But First, Coffee – The Case For A Slow Morning

Is breakfast still the most important meal of the day?…

Is breakfast still the most important meal of the day?

If you ask a behavioural psychologist or mood specialist, they’ll say yes. “Breakfast is a critical meal because it influences practically every dimension of our being during the course of the day, including how we perform physically and mentally” says John L Ivy, PhD, Professor Emeritus of the Department of Kinesiology and Health Education at the University of Texas. In other words, you get to set the tone of the day for yourself. For a lot of us, the tone of the day is set for us: Our alarm wakes us up and immediately panic sets in. We run to wake the kids, we jump into the shower, we speed to work. What would it be like if our mornings were more relaxed?

How do you start your day? Do you wake up naturally or to an alarm? Would you describe your mornings as fast or slow? On average how much time do you spend at home in the morning before leaving?

I have the classic night-person morning struggle. Typically when I need to wake up I don’t want to leave the comfort of my sheets. My bed is the friend I never feel I see enough of. So I do what any other person in this position would do: I lag. I lag better than anyone you’ve ever seen lag before.

I snooze. Then I snooze again. Then I start scrolling through Instagram. Then I tell myself that after I’ve scrolled through a few images I’ll stop and actually get out of bed. After that I check the weather, think about what to wear, and then I get out of bed. Approximately 30 minutes later than I should have.

Naturally, my mornings switch from super slow to high-speed real quick.

Then one day my boyfriend mentioned getting up 2 hours before leaving the house. At which point I thought to myself, WHO DOES THAT?

That’s an entire hour in bed you’re missing out on.

But then I started thinking about it. That’s so nice. He doesn’t rush in the morning. Ever. He gives himself way more time than he could ever really need, which means he can take things, really, really, slow. And everyone knows slow mornings are the best kind.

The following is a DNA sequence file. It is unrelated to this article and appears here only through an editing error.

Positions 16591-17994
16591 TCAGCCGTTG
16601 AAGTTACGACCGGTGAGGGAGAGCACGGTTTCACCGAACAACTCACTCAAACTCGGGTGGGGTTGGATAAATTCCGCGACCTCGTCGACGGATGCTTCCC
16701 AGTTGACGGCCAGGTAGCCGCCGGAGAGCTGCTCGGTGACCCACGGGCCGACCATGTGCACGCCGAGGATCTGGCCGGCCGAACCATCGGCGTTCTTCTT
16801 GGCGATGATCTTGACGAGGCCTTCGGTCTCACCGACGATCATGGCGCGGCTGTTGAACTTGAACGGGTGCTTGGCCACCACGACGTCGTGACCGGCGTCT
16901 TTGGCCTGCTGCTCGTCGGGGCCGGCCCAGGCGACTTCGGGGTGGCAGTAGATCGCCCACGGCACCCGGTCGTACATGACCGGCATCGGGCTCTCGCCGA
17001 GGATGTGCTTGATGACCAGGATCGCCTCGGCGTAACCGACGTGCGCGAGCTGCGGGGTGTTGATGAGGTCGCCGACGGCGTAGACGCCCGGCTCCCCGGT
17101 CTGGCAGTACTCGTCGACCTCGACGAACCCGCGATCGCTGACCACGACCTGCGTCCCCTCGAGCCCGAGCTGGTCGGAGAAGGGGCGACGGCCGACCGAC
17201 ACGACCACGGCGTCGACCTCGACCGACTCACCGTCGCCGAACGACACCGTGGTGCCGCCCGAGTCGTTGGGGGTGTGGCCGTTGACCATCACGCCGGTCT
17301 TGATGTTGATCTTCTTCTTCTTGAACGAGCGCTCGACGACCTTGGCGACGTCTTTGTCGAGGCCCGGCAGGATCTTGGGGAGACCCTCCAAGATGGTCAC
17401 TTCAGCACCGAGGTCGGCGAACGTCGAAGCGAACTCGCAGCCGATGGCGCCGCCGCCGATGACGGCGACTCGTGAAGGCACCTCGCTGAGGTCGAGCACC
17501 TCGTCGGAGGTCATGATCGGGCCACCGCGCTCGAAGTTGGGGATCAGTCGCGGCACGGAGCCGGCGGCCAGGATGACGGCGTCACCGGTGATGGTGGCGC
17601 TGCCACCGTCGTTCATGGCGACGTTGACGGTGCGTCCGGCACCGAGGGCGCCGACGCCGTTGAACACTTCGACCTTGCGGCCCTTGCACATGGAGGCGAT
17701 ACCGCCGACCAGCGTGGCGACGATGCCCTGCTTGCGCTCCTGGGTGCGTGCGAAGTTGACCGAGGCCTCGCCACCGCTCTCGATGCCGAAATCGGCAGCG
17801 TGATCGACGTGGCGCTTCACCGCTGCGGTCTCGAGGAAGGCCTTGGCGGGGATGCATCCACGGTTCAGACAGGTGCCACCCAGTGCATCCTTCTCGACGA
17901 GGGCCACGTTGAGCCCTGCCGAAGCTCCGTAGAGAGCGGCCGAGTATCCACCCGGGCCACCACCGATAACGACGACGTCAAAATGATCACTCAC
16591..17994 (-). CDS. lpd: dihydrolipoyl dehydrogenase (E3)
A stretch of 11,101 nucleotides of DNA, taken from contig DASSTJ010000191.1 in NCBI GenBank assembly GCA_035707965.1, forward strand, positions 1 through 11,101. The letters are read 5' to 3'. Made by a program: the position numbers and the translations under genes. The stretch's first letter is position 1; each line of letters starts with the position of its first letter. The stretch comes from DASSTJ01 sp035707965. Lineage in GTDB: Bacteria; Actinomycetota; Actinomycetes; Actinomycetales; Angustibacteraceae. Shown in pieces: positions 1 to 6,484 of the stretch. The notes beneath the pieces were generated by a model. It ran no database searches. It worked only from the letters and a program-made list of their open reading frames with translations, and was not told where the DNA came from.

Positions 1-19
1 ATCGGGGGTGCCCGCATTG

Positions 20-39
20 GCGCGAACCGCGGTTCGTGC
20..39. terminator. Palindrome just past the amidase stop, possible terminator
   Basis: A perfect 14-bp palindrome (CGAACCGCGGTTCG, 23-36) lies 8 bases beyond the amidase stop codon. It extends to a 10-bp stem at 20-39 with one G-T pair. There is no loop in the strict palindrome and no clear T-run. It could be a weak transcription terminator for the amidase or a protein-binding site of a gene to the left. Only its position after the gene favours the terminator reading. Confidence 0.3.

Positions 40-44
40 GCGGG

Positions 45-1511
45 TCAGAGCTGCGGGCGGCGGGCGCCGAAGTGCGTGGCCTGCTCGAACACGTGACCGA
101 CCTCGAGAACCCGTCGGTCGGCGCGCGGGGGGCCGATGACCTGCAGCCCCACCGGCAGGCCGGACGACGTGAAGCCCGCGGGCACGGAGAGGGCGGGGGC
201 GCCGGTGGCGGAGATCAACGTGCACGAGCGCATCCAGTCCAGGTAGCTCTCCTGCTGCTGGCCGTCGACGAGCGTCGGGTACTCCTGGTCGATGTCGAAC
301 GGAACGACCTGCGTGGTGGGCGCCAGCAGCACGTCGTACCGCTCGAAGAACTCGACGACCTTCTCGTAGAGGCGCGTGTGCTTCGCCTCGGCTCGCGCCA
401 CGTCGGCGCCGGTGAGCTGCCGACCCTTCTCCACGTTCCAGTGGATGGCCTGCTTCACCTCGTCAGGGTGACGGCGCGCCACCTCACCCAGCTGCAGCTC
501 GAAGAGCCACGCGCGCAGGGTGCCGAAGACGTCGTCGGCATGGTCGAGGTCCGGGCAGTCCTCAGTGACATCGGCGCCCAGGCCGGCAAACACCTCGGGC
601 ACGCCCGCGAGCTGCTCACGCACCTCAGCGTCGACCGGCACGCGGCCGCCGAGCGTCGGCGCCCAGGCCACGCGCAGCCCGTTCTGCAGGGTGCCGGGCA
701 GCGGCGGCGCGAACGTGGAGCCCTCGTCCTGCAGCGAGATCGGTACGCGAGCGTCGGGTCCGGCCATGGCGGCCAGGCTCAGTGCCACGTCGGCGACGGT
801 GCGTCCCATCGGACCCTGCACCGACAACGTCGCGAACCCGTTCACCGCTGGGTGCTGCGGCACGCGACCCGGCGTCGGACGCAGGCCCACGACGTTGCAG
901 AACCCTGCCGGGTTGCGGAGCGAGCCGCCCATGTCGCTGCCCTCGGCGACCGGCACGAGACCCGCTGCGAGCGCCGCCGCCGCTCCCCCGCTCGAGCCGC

Think about Saturdays and Sundays. On those mornings you have time for pancakes and scrambled eggs. On those mornings you can light candles and listen to music. On those mornings you have time to iron a shirt or do something different with your hair.

Now, as smart as he is, my boyfriend is not the first person to think this way. There are a number of slow morning fans out there; Scott Young and James Clear, among others.

All of them say the same thing: You must give yourself the time and space to start your day. Do not rush into it.

Why is starting slow important?
1. It gives you more freedom and flexibility in the mornings which makes managing your stress levels a lot easier.
2. Your productivity will improve.

The first of those two reasons is the only one I really care about.

I like taking things slowly because I get the opportunity to actually enjoy them. I don’t go for brisk walks, I like to take it easy, look around me, take in the sounds and the smells. It’s not because I think there’s any kind of deep, spiritual awakening that takes place when I do (although I’m sure it’s good for me), but because it makes me happy (provided the smells and sights are good smells and sights, obviously).

So why not do this with my morning? It means I don’t leave home in a panic, stressed for time on my way to the subway. It means I don’t shove spoonfuls of oatmeal or cereal into my mouth while getting dressed, and it means I never leave a full cup of tea sitting in the kitchen as I run out the door.

So is it possible?

Provided I get out of bed on time, yes. And when I do, I tend to leave home with a smile on my face. I set myself up to have a great day from the moment I wake up. It tends not to stop there, (although I can’t claim this is the case every day), but if for example I leave the house and realise my train is delayed, I tend to get less riled up about it. I take it as a moment to do something else, like text a friend, listen to a song or a podcast, or walk to the next stop. It’s almost like slow mornings put me in vacation mode. They stop me rushing everywhere and help me to make the most of the day.

Here are my top three tips for slowing down your mornings:

1. Go to bed earlier
Sleep is the key to productivity. You can optimise your life to death but if you don’t get enough sleep you might as well throw it all out the window. My boyfriend’s most common comment to me is ‘go to bed’, and whilst it might just be because I am bothering him, I also think it’s because he knows I’m not naturally a morning person. Make time for ‘wind-down’ time, put your pyjamas on, brush your teeth and get in bed. Without your phone.

2. Open a window
If you don’t sleep with windows open, open them up. There’s nothing like a blast of fresh air to wake you up.

3. Once you’re up, do something that makes you happy or calms you
For me this is putting on music and lighting a candle. The candle smells nice and the music automatically adds coziness to the room. That’s when I feel like the day has begun.

Could you do it? Let me know if you tried it and how it worked out!

/Femi, The Girl Who Hates Working Out

RELATED: How Quitting Snooze Helped Me Build A Good Exercise Habit

All of the content and media on Lifesum is created and published for information purposes only. It is not intended to be used as a substitute for medical advice or treatment. Users should always consult with a doctor or other health care professional for medical advice.

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